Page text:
American Dream Alive And Well For Latinos
December 19, 2002
A third of Latino families in the United States have been rocked by the economic downturn. Nearly half of Latinos are Spanish-dominant, and three out of four believe their children will achieve financial success here, according to a wide-ranging survey released Tuesday.
Conducted by the Pew Hispanic Center and the Kaiser Family Foundation, the survey looks deeply at a group that represents about 13 percent of the U.S. population and is expected to make up a quarter of the population by 2050. Half of that population is concentrated in Texas and California.
The survey found the American Dream and its rags-to-riches mythology remains firmly intact for Latinos. Other findings include:
- Nearly 90 percent of Latinos surveyed believe they will find the opportunities to get ahead in the United States, and at least 76 percent believe their children will become better educated, hold better jobs and make more money.
- Thirty-six percent say moral values are better in their homeland; 31 percent say it is the same in both; and 28 percent say moral values are better in the United States.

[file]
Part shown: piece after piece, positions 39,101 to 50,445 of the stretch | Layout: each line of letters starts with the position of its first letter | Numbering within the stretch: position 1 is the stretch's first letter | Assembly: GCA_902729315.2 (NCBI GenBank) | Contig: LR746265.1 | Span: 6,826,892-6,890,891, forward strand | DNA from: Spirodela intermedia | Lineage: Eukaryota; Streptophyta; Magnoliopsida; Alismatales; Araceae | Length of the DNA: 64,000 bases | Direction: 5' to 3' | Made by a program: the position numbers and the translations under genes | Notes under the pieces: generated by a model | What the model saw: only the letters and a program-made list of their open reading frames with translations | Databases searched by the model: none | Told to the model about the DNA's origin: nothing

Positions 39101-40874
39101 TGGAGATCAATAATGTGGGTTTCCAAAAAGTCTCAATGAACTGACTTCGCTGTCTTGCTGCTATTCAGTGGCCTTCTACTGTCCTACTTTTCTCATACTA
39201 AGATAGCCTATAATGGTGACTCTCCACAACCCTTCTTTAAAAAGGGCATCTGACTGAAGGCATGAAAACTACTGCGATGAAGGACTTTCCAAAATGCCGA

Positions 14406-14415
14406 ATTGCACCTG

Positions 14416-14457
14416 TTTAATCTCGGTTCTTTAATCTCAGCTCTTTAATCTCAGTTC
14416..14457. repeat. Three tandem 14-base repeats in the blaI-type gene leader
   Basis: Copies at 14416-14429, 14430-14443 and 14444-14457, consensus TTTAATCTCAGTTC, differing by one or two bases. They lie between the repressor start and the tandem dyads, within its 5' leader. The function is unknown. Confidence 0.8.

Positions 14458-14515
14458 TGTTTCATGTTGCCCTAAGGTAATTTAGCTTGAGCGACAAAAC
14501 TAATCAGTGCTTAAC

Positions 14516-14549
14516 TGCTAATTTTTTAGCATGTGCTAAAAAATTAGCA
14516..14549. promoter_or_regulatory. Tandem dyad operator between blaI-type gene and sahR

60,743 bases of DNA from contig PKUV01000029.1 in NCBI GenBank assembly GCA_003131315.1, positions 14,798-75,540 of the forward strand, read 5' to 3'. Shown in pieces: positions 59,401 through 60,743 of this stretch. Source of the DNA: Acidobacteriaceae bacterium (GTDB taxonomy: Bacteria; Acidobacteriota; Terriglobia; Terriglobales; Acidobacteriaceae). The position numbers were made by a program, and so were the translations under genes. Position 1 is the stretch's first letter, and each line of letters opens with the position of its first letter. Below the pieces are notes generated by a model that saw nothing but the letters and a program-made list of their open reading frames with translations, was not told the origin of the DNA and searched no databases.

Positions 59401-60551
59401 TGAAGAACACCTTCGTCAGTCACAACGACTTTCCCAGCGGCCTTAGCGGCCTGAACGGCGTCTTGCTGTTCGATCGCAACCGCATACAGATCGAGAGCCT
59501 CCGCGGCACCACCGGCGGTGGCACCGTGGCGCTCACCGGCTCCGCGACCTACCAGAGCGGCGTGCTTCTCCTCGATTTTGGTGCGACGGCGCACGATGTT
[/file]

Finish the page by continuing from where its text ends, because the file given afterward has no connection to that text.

- Nearly a third are not confident that their children will stay as close to their families as the respondents did.
- The survey bears out the belief that Hispanics are underbanked, but among Hispanic households earning $50,000 or more, Hispanics are almost as likely to have a credit card or a bank account as an Anglo household, the study found.
The study also found that 40 percent of Latinos own a home, compared to rates of 41 percent for blacks and 70 percent for Anglos.
Source: Diane Solís, "For Many Latinos, U.S. Stands for Hope: Survey Details Language, Education, Finances of Growing Population," The Dallas Morning News, December 18, 2002.
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